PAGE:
Two Out Of Three Ain't Bad
Especially when one of those three features Lima as your starter.
What else is there to say? At least he’s consistent. You know exactly what you’re going to get with every Jose Lima start. It’s like paying to see a really bad movie, again and again and again…You fork over the money, thinking maybe tonight will be different, but in the end it’s still crap.
Lima’s Thurday troubles began when he gave up a two out double to Noah Lowry. Yes, the starting pitcher. Then the floodgates opened and by the end of the inning, a tight, 1-0 game had turned to a 4-0 deficit. Thank you, Mr. Lima.
But that wasn’t even the worst part of the afternoon.
After Lima allowed the Giants to blow the game open, the Royals gamely battled back, scoring four runs the following inning to tie the score and get back into the game. Hey, this team never gives up! They fight, they claw, they scratch! The Royals are still alive!
Unfortunately, perhaps inspired by Lima’s fifth inning meltdown, rookie reliever Leo Nunez decided to have a meltdown of his own. He actually out-Limaed Lima. (Did that make any sense? That last sentence sent my word processor into a frenzy.)
Nunez had nothing for the Giants. I was a little surprised he was allowed the remain in the game, particularly after the first two batters reached base and the lead was gone. It was obvious the Giants had his number. The only reasoning I can come up with is that since Nunez had only worked a little over two innings since Buddy Bell was named manager, Bell wanted to see what Nunez could do. That's the only explanation I can come up with. Especially since there wasn't a reliever in the bullpen until three or four runs were in. I have to think that if this game had a larger meaning, Nunez would have been out of there after facing the second batter.
By the time he got out of the inning the damage had been done, and it's all too depressing to recap here. There would be no sweep.
Some other thoughts from what was actually a really good series for the Royals:
• You’re probably going to be hearing a lot about Angel Berroa and how well he’s been doing at the plate. Don’t be fooled. Yes, he had a good series against the Giants, going 6-15 with five runs scored. But right now, the only time he’s making good contact is when he’s ahead in the count. He still has next to no plate discipline or even a hint of a clue about where the strike zone is located. Berroa did take a walk Thursday, but that was after fouling off a couple of pitches that were thrown out of the zone and looking at a ball four that was buried in the dirt. He can still be my leadoff batter, but that’s only because there aren’t any other candidates to fill that role.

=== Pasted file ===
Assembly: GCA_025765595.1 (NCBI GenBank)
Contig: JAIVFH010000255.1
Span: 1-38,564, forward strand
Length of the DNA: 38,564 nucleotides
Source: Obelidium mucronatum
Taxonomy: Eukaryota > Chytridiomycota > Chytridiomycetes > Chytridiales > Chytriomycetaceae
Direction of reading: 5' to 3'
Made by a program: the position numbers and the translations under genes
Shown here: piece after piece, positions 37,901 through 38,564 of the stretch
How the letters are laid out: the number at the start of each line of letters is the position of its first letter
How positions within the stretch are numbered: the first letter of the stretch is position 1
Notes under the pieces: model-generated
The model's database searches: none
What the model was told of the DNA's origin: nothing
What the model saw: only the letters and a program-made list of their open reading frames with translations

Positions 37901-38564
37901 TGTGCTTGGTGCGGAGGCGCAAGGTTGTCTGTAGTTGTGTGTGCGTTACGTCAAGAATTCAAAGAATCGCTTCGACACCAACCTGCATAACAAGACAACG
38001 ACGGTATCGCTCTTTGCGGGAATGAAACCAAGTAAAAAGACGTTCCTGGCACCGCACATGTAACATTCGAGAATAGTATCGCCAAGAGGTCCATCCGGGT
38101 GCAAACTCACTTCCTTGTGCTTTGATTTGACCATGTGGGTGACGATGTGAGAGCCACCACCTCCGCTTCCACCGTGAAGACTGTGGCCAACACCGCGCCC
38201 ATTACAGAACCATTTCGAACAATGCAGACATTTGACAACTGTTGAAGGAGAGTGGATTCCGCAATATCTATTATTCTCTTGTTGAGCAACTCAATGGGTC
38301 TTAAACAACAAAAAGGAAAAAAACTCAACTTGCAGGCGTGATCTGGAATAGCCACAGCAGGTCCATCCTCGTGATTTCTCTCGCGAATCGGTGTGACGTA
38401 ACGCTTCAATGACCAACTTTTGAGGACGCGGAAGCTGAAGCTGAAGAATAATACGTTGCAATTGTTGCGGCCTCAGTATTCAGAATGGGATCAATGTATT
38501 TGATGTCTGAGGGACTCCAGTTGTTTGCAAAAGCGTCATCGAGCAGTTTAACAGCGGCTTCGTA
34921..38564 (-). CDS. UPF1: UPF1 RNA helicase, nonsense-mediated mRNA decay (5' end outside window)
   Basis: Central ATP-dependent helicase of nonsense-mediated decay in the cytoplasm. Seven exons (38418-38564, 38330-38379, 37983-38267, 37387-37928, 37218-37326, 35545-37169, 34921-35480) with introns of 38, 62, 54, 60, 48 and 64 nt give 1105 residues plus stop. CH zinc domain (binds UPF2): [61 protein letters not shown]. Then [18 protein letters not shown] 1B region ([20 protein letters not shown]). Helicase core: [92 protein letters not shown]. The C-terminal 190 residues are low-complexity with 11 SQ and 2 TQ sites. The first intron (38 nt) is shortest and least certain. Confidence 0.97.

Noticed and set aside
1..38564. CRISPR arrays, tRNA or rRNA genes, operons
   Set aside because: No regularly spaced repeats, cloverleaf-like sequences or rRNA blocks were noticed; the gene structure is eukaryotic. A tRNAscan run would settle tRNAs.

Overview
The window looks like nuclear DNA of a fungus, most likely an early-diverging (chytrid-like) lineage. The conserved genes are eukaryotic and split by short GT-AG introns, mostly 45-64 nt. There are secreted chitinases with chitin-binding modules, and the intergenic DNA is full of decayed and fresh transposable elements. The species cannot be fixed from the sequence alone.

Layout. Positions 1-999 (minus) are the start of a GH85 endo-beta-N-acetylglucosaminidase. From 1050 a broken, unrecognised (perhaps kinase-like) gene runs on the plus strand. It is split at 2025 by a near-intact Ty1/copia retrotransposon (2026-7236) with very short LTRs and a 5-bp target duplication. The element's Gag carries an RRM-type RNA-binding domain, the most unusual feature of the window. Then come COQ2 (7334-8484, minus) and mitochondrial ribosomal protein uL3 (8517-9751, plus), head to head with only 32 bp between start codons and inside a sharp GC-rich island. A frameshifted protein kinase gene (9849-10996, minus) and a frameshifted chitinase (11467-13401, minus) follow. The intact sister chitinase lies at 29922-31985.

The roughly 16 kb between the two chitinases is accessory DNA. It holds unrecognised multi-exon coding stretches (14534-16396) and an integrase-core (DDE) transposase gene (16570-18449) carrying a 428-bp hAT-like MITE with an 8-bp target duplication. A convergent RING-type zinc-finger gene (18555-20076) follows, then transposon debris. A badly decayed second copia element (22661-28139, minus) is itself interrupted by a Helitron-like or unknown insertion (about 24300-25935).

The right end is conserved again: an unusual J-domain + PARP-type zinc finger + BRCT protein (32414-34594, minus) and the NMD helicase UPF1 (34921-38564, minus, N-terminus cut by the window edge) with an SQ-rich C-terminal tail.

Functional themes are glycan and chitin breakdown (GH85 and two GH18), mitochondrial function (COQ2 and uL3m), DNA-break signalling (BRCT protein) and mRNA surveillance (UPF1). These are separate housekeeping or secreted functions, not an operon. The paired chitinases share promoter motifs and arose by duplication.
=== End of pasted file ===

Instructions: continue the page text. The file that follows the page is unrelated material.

• After going 2-4, is it safe to say John Buck is on fire? No? Check out these numbers on Buck:
First 113 Abs: .177/.231/.292
Rest of season: .288/.323/.544
First 98 Abs: .173/.226/.276
Rest of season: ???
The number of at bats I chose for each season are relevant because it illustrates John Buck at his lowest statistical point in each season. Since his first 98 at bats this season, he has come to the plate 45 times and has posted a much more respectable .267/.298/.444. These slow starts are brutal, but I can justify sticking with the guy if he’s going to be able to turn it around. It looks like he just might be on the road to recovery.
• After smacking five triples in the first two games of the series, the Royals sadly had none on Thursday.
Now it’s on to Phoenix and three against another team in the dumps, the Arizona Diamondbacks, losers of eight of their last 10.
The Royals still have not announced their Saturday starter, but all signs point to the call-up of lefty J.P. Howell. As good as Howell might have been in the minors this year, I still fail to see the point in bringing him up at this time. He'll probably prove me wrong (and I hope so) but he just seems to have moved along too fast for someone who will rely on his location to be successful.